Farmers’ Markets – More Than Just Veggies
The Farmers’ Market of yesterday has grown into a dynamic and eclectic market place. The fresh, home-grown produce is still the main attraction with different vegetables and fruit each week as they ripen and the season continues.
The history of the open-air market goes back thousands of years, with artisans, craftsmen and farmers hawking their wares. Market day was a time of gathering, meeting friends and family, to share the news of the day. It was a central part of early cultures and farmers’ markets are still a place to hear the latest news and catch up with friends and relatives.
For me, the opening of the farmers’ market heralds the beginning of warmer days, sunshine and summer living. I look forward to fresh peas in the spring, strawberries in June and summer squash in July followed by sweet corn, tomatoes and bell peppers as autumn draws near.
Current farmers’ markets have grown well beyond fresh vegetables and fruits. As an example, recently at the local farmers’ market, in addition to the farmers and their produce there was a woman who makes garden sculptures out of antique dishes, a wild life photographer and a novelist with her new book. There was also a table full of baked goods made and sold by an Amish family that lives outside of town. And, of course, there was the quilter with table runners, placemats and wall hangings for sale.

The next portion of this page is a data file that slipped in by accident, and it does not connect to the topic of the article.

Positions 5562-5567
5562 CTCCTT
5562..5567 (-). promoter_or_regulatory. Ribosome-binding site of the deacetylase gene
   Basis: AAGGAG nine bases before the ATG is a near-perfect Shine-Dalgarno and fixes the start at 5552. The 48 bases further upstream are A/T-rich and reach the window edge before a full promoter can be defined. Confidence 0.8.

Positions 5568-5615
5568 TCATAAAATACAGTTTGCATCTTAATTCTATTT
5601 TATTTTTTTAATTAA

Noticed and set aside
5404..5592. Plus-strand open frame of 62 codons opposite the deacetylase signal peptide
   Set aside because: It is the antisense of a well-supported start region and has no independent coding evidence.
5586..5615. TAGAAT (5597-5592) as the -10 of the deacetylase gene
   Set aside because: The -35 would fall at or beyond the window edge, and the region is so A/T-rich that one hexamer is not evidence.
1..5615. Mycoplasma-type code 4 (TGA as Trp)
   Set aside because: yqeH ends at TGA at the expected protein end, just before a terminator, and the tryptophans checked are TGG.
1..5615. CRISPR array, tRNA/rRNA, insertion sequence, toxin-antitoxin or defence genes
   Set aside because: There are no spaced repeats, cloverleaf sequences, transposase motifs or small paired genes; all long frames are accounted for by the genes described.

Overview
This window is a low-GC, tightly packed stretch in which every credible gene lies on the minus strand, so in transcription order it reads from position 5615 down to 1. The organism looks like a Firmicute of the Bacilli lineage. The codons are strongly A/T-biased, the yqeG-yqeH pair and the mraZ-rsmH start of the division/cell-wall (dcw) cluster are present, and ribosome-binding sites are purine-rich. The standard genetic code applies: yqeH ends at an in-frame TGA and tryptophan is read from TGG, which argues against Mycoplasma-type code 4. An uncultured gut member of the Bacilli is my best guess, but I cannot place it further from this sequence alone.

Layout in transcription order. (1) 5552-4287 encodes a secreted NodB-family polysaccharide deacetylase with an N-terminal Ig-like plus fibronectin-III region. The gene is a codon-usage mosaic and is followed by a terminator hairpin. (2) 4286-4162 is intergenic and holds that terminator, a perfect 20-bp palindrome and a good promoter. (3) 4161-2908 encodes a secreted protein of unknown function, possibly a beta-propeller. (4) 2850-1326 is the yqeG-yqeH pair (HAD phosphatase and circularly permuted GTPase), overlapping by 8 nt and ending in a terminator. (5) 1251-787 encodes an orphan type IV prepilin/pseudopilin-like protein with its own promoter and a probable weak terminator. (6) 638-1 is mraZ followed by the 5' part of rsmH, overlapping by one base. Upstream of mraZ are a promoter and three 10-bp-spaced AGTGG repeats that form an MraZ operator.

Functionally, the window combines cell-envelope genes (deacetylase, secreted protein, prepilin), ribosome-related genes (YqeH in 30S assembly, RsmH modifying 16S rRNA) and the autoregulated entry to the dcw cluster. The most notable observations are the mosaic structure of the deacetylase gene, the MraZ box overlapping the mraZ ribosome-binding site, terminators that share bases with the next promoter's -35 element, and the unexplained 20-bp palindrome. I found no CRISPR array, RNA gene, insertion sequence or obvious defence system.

Right next to her, to the front of the market, there was a stand of crocheted baby dolls. There was also a large display of flowering plants and cut flowers outside the building. They were arranged in vases, baskets and in other, unexpected items that made a bright and cheerful grouping.
As the season progresses, each week will feature different vegetables from the gardens, and new tasty treats, both to eat and see.
Farmers’ markets are traditionally open for business on the weekend during the morning hours, often closing by noon or shortly after. It is worth setting the alarm to get to the market early, to find the plumpest tomato, buy the fresh warm cinnamon rolls or have the first choice of the arts and crafts.
2 cups flour
1/2 cup sugar
1 tablespoon baking powder
1/2 t salt
3/4 c fresh blueberries
1 cup buttermilk
1/4 c vegetable oil
1/4 c sugar
1/2 teaspoon cinnamon
DIRECTIONS: Grease 12 muffin cups. In a large mixing bowl, combine flour, sugar, baking powder and salt. Add blueberries and gently stir until coated with flour mixture. In a separate bowl, mix together egg, buttermilk and vegetable oil. Pour into dry ingredients and stir until just moistened. Spoon batter into prepared muffin cups. Mix together 1/4 cup of sugar with 1/2 teaspoon of cinnamon. Sprinkle over top of muffins. Bake at 400 degrees for 20 minutes, or until lightly browned and muffins test done with a toothpick. Let cool 5 minutes and remove from tin. Save the remaining cinnamon-sugar for cinnamon toast.